Charges have been dropped against five persons arrested for allegedly looting downtown Washington business places during disturbances that broke out Nov. 27 in a demonstration against the Ku Klux Klan.

Federal prosecutors said yesterday that charges were dropped because of insufficient evidence, but that testimony bearing on the allegations is expected to be presented to a grand jury. At least 23 businesses suffered damage during the two-hour disturbance. Most of them are located near McPherson Square at 15th and K streets NW.

Police arrested more than 30 persons after hundreds of participants hurled rocks and bottles at police and store windows after they had been denied a chance to confront the Klan.

Eighteen persons were to be prosecuted, 16 of them on felony charges and two for misdemeanors. But five of the 16 felony cases were dropped.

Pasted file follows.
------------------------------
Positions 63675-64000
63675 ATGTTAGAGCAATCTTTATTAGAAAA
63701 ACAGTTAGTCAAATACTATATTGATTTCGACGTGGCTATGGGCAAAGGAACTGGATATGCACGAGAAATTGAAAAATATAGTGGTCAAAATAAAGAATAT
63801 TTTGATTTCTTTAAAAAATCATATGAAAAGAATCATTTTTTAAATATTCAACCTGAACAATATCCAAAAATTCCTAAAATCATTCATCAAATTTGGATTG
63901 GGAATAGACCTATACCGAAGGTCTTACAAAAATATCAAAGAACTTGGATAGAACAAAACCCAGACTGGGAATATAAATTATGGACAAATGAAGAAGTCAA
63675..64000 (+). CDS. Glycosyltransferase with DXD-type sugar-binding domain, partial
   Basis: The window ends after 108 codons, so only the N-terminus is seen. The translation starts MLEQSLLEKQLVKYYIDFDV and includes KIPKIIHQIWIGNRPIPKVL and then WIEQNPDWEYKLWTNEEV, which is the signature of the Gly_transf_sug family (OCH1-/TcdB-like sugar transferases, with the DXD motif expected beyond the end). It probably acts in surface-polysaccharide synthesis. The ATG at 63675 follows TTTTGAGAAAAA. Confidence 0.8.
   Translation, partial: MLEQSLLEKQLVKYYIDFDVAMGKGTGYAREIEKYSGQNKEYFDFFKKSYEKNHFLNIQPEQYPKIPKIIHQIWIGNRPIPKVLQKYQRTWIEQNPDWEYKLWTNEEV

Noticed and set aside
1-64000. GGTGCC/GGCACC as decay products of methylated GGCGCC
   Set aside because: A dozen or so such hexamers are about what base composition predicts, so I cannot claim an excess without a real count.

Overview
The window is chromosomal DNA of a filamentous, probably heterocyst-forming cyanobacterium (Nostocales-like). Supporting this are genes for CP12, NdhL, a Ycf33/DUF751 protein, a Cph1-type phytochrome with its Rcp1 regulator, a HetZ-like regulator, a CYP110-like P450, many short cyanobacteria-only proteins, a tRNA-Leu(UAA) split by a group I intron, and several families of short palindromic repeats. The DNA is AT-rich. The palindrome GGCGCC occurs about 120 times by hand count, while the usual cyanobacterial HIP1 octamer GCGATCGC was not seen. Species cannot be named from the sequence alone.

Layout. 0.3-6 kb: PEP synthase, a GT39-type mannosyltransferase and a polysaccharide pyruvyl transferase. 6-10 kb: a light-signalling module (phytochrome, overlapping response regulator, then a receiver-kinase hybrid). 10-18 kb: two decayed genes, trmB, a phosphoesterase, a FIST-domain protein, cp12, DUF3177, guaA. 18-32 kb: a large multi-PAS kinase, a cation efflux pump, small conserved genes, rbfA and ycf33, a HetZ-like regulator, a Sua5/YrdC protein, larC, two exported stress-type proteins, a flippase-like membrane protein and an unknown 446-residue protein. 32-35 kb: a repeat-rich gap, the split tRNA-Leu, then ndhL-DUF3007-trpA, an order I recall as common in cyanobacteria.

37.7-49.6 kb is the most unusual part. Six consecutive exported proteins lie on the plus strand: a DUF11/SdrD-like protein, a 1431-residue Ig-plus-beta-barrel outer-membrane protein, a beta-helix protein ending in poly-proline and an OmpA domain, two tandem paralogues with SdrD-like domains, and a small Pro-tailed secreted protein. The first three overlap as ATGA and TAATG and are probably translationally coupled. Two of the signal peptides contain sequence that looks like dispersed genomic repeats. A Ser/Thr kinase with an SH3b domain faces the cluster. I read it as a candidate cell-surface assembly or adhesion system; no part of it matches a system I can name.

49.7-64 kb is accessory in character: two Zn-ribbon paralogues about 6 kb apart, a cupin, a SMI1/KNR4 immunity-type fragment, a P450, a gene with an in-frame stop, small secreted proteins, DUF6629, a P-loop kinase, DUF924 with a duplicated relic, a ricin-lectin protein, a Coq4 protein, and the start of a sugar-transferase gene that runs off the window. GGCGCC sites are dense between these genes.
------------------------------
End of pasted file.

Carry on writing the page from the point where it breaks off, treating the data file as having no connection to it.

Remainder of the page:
Authorities pointed out that it is frequently difficult for police who make an arrest in a crowd later to attribute specific acts to a specific defendant.

For instance, five persons were charged with second-degree burglary in the alleged looting of Melart Jewelers at 601 13th St. NW. According to store manager Robert Getz, approximately $6,000 worth of rings and pendants were stolen. Charges growing out of that incident against two men--Russell Allen, 19, and and Carlton Thomas, 21--were dropped Dec. 16, according to court records.

On Dec. 17, a second-degree burglary charge against Tyrone W. Cosby, 21, was dropped. Cosby had been charged with intent to steal a bicycle after he and several other persons were seen breaking the display window at the Big Wheel Bikes shop at 1004 Vermont Ave. NW, according to court records.

Larry Howard, 39, was arrested and charged with second-degree burglary in connection with the break-in at Big Wheel Bikes. Charges against him were dropped Dec. 13, according to court records.

Tyrone M. Holiday, 29, was charged with second-degree burglary in connection with a break-in at the French Design Tailor Shop. Records show the charge was dropped Dec. 17.